What if I told you that segregation still existed in Charleston? Would you believe me?
Charleston, South Carolina, is a city that prides itself on its beautiful historical atmosphere that charms tourists and locals alike; however, when you look closer, Charleston is a city that is heavily influenced by the deep roots of its racist and segregated past.
Well, at first I didn’t believe myself either. When I moved to Charleston last year for college after growing up in New Jersey my entire life, I had to relearn the ins and outs of my new community. What I found was not positive, to say the least, especially as someone who went to public school in a state that is ranked #1 in the country for education.
Believe it or not—I would believe it, because it’s true—the Charleston County School District re-segregated their schools through the increased privatization of its public schools and the implementation of “school choice” magnet schools. On the Charleston County School District’s website, school choice may seem like an amazing opportunity for students to transfer to different schools that embrace and challenge their academic interests. But, in reality, the system takes most— if not all—of the top high-achieving students out of their respective zoning areas across Charleston. It then places them into highly selective schools, leaving a concentration of minority students that often face extreme poverty, crime, and horrible home life situations behind.
Charleston County has managed to have both the top-ranked high school in the state—Academic Magnet High School—and one of the lowest ranked—North Charleston High School—in the same school district. And these two schools are only separated by a set of train tracks.
School choice has completely changed and destroyed North Charleston High School. As ⅔ of the students that live in its zoning area have transferred to other private choice schools, the school’s population has severely depleted. In 2015, North Charleston High School only had 450 enrolled students in a building for 1,200, and who knows if even half of them even showed up for more than a few days. In a once diverse and populous school, around 90% of the “left behind” North Charleston High School students are Black and poverty-ridden. The same goes for Burke High School—the only public high school in downtown Charleston—which has a minority population of 98%. Creating a segregated school no different from the ones before Brown v. Board of Education.
Now comes the point in the story where we cue in the reformers that do not actually do any reforming, rather they make the matters worse.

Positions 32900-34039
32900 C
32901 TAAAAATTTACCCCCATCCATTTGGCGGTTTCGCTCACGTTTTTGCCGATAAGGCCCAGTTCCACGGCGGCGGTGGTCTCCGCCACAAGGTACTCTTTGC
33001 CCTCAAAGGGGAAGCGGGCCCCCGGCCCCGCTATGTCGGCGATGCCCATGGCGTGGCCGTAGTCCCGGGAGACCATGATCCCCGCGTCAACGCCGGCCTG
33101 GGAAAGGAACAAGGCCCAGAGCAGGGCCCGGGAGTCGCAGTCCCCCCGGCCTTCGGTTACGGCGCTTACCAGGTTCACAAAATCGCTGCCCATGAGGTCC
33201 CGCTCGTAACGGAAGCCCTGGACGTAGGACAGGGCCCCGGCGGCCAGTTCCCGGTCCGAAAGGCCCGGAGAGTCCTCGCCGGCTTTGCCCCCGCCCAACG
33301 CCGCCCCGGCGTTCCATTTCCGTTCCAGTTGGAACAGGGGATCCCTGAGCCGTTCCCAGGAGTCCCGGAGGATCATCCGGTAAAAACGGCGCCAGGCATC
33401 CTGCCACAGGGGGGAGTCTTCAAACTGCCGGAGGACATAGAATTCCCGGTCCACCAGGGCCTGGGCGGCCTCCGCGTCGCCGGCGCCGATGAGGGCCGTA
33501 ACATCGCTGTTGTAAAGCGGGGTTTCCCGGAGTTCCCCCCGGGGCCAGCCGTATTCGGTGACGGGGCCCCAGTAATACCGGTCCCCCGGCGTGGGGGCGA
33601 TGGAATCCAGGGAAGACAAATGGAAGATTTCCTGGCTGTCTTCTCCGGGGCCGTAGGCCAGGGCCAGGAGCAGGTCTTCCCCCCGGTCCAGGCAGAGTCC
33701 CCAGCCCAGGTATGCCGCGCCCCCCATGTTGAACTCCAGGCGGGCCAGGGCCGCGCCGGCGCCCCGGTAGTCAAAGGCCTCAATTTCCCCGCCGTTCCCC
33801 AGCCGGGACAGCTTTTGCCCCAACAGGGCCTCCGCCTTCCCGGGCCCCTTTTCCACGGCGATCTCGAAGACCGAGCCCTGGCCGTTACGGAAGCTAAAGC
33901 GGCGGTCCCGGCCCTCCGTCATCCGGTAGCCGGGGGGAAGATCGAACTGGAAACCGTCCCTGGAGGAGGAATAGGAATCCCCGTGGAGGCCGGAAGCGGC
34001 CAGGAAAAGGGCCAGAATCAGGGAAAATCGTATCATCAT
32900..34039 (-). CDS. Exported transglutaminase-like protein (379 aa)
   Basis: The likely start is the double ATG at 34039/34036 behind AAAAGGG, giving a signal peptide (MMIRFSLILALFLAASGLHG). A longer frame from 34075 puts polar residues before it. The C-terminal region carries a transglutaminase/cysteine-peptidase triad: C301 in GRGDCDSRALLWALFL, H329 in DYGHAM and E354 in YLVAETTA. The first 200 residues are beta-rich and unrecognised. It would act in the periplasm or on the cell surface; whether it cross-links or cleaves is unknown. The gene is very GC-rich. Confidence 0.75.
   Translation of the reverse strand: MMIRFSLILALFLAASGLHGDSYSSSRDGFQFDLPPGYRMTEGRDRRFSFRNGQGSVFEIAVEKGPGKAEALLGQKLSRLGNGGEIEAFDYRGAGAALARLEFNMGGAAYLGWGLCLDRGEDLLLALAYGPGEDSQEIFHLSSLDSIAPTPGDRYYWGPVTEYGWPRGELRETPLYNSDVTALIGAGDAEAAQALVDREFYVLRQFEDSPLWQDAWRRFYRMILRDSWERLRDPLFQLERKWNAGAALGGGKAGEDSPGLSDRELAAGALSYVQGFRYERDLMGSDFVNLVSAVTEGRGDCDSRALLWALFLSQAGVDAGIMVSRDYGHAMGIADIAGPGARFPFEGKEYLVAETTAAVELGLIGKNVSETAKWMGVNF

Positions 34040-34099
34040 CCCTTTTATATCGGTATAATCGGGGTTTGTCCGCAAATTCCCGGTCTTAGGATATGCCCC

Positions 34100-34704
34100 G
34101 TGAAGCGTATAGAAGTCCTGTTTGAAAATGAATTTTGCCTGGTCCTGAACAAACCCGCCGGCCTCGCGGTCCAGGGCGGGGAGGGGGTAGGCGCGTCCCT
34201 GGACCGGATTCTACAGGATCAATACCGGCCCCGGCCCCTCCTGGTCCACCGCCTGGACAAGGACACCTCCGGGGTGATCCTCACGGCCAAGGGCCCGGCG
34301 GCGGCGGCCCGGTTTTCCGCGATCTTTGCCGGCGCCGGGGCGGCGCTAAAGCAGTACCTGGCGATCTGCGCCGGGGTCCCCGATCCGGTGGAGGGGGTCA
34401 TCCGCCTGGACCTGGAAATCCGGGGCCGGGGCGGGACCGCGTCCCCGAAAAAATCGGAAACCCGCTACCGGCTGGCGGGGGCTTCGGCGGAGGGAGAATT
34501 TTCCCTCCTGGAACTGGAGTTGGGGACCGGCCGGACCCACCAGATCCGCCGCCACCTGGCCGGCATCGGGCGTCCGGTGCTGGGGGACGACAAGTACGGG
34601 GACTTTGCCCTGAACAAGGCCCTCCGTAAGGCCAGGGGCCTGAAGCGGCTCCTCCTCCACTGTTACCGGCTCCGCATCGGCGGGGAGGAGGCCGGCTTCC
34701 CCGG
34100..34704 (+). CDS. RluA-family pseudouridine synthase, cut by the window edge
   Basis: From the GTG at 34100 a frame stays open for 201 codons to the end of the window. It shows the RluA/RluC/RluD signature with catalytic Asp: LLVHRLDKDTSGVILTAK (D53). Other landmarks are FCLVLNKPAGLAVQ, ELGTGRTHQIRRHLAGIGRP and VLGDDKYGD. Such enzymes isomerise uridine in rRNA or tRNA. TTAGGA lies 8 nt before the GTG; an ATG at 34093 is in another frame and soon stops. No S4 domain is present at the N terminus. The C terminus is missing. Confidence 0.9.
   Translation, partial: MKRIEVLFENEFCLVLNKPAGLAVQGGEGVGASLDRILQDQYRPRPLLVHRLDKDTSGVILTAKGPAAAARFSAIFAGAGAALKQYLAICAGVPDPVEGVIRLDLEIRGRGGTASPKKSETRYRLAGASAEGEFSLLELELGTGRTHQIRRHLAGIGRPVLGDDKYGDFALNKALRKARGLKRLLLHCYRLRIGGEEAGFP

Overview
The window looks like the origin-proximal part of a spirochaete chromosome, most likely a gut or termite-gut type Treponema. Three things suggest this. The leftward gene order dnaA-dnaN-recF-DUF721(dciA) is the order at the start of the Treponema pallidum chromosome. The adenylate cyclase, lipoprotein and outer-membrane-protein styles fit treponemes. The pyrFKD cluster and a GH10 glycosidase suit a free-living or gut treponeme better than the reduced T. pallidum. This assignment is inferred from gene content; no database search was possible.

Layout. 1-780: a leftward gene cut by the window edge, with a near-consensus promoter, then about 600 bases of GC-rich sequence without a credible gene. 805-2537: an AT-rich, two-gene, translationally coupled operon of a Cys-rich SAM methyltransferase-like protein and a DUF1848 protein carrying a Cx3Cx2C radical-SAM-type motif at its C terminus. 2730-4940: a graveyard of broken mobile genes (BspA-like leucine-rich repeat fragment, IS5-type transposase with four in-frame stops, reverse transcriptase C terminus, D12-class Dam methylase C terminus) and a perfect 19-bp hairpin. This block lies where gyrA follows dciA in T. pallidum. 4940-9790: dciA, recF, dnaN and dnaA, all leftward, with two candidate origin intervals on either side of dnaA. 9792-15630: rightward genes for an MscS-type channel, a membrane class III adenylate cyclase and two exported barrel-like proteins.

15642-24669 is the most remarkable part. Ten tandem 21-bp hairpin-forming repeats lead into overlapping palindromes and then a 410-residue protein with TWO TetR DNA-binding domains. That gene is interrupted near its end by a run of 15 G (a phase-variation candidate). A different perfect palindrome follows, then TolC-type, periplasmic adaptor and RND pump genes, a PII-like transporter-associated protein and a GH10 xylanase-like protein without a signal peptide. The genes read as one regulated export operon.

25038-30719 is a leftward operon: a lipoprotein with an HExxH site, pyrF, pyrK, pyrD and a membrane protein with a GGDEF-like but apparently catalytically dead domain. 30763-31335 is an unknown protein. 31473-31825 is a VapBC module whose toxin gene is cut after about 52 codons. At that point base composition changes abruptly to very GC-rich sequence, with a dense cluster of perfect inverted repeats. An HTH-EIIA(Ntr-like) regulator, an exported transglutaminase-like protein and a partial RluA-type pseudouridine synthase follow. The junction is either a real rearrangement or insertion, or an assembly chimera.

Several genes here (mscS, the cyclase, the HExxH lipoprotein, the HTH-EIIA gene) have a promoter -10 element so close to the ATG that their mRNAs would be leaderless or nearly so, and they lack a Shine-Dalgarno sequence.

In a document consisting of very little information, Coastal Community Foundation—a private organization that has no prior experience in the field of education—proposes a solution to increase the academic performance and growth of students in the Charleston County School District. This solution, Reimagine Schools, will further privatize and segregate the district’s schools and increase the organization’s profits off of parents, schools, and donors.
So basically, to combat issues that were caused due to the privatization of public schools, Charleston is going to privatize more schools? That totally makes sense.
The around 31.1 million dollar plan supported by billionaires is aimed at creating “Innovation Commissions” for around 23 public schools that are located in—Oh, wait let me guess! Low-income and Black communities?!—low-income and Black communities. Also, the plan allows for 25% of a school’s teaching staff to educate underperforming students without state certification. For context, out of 40 freshmen in an English class at North Charleston High, only one person’s reading level was above their grade level. And Reimagine Schools’s solution is to hire teachers that are not state-certified. How is that reimagining and benefiting Charleston’s schools?
Furthermore, most people involved in the Charleston County School District do not want this plan to be implemented. North Charleston High School Principal Henry Darby vouched for every school that would be impacted by Reimagine Schools at the Charleston County School District’s board meeting on January 10. He stated, “I stand for 23 principals who are affected by the Reimagine Schools. We are passionately against the Reimagine Schools proposal and wish for the measure to be terminated.” Along with Darby, parents, teachers, and administrators argue why to implement a $31.1 million plan authorized by a private, third-party organization when the city can just place that money into the district itself. And they have a valid point.
The privatization of public schools in Charleston has created a giant problem contributing to increased segregation, underperformance, and underfunding. The last thing we need is another “reform” that will do the same.